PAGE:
I’ll be completely honest here: I can’t say I haven’t thought the same thing. What’s more, I won’t apologize for that. And Tlaib shouldn’t have to apologize for her words, either.
People are clutching their pearls over Tlaib’s comment. Meanwhile, we have someone in the highest office who brags about grabbing women. But, please, do tell me why women are the ultimate threat. Because they speak their mind? Because they don’t act ladylike or however they’re “supposed” to act? Because they’re not demure and silent?
The reaction to Rashida Tlaib is just one more perfect example of the blatantly sexist double standard that women face every single day, from the boss in the boardroom to the dude bro catcalling on the street. These same men are also the first in line to tell — no, to demand — that women say “I’m sorry…” for even the slightest transgression. For example, in what is the most rife with irony, ABC ran an op-ed by Matthew Dowd with the screaming headline saying that Tlaib should apologize for cursing out Trump.
Yes, you read that right. A man…telling a woman she needs to apologize. It also lends itself to the types of conversations we need to be having — around our knee-jerk reaction to forthright women who aren’t afraid to speak up. This kind of reaction is misguided and places the bulk of the blame, once again, on women without looking at the bigger picture and what led her to utter those words in the first place.
We are where we are, at least partially, because people have been silent. It’s sort of a double-edged sword, isn’t? It’s certainly one that you can have both ways — you can’t tell women to speak up and then criticize them for their word choice once they do use their voice.
In fact, all of this is a perfect reflection of how society condemns women of color for, as The Cut’s Amani Al-Khatahtbeh says, stepping out of line…
“The outrage over Tlaib’s comments is nothing new: It belongs to a long-standing American tradition of punishing people of color for their anger against their own oppression. In the eyes of her critics, Tlaib is an outsider. She should treat her new political power as an honor for which she should be grateful, rather than as a right that she earned to represent her people. History teaches us that there has never been an acceptable way for people of color to express dissent, no matter how peacefully or cuss-free. Even taking a knee can cost an athlete his career.”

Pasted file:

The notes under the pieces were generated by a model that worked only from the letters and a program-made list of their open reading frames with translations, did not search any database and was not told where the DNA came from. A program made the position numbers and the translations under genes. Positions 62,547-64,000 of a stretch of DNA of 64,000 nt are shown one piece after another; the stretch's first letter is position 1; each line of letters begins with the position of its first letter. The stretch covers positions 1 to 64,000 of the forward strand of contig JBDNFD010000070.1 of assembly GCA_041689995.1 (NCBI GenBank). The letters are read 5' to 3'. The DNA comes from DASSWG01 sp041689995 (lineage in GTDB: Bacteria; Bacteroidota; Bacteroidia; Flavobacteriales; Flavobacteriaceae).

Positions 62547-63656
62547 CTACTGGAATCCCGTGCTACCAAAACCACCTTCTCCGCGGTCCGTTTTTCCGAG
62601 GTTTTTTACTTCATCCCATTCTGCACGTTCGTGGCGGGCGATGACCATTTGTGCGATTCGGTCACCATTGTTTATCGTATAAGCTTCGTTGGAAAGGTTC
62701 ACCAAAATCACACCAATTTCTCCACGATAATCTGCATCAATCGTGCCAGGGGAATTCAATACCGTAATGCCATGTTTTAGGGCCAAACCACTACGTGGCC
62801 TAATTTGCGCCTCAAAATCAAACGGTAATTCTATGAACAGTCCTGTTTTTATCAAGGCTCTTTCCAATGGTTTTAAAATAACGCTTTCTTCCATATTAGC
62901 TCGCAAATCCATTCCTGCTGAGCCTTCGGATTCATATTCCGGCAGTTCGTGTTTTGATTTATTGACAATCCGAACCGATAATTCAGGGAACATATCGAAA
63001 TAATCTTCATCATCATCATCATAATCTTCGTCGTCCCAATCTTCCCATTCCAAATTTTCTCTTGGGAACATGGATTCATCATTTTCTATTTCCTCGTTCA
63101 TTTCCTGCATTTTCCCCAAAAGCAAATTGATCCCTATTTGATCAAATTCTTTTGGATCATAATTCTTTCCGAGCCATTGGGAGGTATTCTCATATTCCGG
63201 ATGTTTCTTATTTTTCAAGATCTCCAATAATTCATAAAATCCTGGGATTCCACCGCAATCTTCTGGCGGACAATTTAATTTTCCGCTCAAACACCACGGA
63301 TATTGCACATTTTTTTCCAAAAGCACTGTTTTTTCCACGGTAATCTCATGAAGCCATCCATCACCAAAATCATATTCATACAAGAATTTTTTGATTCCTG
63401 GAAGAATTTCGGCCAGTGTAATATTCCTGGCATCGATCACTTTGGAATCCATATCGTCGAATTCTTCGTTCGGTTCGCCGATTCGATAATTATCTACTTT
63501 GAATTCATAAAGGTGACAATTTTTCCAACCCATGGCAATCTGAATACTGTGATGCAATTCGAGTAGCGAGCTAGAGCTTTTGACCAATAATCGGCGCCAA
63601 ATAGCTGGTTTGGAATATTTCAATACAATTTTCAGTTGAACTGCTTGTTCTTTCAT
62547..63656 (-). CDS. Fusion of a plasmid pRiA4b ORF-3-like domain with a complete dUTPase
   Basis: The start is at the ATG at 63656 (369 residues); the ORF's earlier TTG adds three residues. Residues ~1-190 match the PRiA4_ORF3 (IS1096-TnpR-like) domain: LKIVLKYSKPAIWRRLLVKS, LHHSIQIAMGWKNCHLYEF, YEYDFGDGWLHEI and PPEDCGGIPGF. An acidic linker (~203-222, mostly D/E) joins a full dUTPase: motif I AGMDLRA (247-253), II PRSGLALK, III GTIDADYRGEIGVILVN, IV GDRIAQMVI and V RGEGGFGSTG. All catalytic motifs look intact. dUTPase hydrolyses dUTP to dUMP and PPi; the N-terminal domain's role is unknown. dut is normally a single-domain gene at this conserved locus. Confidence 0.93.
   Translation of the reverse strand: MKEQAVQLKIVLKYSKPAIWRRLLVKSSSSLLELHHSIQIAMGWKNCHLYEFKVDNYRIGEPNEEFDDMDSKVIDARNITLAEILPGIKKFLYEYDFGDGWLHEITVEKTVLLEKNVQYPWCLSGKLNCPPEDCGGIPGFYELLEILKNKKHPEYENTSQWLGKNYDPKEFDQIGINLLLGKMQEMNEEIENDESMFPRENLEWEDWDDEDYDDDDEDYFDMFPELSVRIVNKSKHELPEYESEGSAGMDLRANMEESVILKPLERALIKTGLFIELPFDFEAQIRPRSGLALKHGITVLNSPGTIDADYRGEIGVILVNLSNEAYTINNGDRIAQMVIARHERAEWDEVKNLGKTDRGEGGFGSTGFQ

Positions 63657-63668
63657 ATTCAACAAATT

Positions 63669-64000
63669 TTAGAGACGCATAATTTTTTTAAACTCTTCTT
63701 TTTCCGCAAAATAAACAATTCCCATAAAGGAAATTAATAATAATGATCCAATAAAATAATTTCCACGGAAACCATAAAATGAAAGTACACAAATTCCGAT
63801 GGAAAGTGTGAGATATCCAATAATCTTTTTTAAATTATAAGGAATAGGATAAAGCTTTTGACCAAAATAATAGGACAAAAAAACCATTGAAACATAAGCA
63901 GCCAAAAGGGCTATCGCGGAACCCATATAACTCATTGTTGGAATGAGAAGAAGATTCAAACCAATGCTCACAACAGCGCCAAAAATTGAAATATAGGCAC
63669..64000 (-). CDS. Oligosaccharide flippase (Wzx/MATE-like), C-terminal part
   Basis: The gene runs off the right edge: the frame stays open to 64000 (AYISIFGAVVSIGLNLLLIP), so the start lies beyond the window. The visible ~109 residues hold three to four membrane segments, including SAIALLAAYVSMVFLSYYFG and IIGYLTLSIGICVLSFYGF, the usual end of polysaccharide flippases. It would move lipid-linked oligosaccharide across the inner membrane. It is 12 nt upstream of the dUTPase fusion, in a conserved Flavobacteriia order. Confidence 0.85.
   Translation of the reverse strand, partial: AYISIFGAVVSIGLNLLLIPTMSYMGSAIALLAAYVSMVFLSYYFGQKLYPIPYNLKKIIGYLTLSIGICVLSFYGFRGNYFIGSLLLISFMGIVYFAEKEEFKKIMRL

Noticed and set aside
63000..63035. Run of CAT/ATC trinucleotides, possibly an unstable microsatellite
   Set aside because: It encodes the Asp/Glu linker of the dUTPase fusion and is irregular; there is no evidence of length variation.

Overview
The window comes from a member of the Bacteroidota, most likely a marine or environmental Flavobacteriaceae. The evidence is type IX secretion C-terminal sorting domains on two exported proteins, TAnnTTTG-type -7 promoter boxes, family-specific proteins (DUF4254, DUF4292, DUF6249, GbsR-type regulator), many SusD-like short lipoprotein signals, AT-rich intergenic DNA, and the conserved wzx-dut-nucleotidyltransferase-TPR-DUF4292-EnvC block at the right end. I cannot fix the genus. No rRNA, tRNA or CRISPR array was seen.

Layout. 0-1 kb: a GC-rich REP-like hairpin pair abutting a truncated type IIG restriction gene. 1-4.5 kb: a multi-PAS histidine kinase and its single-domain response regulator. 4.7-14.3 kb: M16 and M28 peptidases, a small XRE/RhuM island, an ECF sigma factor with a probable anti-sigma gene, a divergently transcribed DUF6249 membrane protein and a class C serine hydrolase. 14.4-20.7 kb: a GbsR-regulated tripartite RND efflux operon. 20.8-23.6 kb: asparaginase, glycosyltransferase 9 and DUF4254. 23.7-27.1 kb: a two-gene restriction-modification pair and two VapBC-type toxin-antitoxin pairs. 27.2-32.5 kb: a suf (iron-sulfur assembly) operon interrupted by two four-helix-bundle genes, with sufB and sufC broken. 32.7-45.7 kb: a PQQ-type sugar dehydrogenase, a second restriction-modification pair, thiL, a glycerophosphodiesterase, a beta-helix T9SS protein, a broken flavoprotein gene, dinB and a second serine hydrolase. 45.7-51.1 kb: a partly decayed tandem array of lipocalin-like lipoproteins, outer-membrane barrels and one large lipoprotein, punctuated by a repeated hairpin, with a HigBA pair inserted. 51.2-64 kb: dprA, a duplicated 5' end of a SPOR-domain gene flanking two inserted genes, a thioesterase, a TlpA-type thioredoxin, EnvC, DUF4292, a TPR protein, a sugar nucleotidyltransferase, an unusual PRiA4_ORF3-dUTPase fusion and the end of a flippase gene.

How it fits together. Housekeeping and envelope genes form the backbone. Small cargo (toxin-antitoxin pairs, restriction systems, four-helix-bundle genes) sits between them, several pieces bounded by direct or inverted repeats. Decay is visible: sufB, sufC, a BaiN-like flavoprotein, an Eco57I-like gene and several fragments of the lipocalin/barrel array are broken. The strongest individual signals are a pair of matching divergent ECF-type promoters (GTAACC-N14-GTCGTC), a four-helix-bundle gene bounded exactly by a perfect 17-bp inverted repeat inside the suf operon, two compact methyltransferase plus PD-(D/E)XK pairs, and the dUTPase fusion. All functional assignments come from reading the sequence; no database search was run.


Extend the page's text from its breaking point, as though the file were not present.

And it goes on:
There’s a time and a place for saying “I’m sorry. I was wrong.” Like when you separate families at the border. Like when you advocate for Muslim travel bans. Like when you openly mock a disabled reporter. But Tlaib’s statement of truth? That wasn’t one of those times. What if women just stopped? Stopped apologizing. Stopped justifying. Stopped explaining themselves. Just. Stopped.
You can say all you want that there’s no double standard, that people were just as outraged when Trump said his myriad of racist, misogynist and ableist comments, but here’s the thing: He’s still president. So I guess all that outrage was only temporary; I mean, they couldn’t have been that outrage, right?
In the end, things have been stalled for awhile now. Our government has literally shut down, which is the very definition of stalling. Perhaps Tlaib’s words will be the very spark to ignite some real change finally. Consider it a rally cry — a sign of, hopefully, some positive action. America desperately needs it.
Me? I’d rather have a woman speaking up, telling truth to power and standing behind her words any day, just like Rashida Tlaib. What about you, friends? Are you with me…?? xoxo
Ooooh, friends!!!! I’ve been wanting to do this post for ages now, and I’m so excited that TODAY is finally the day!! Do you remember Jessi? She’s a writer/blogger extraordinaire, and we became fast friends when I was her newspaper adviser many, many years ago! These days, she’s hard at work documenting her family history (fun fact: her ancestor Jacob Haish was an early inventor of barbed wire!) and plotting out her first book!! And speaking of books, Jessi is also sharing her love of books in the form of a Little Free Library!!!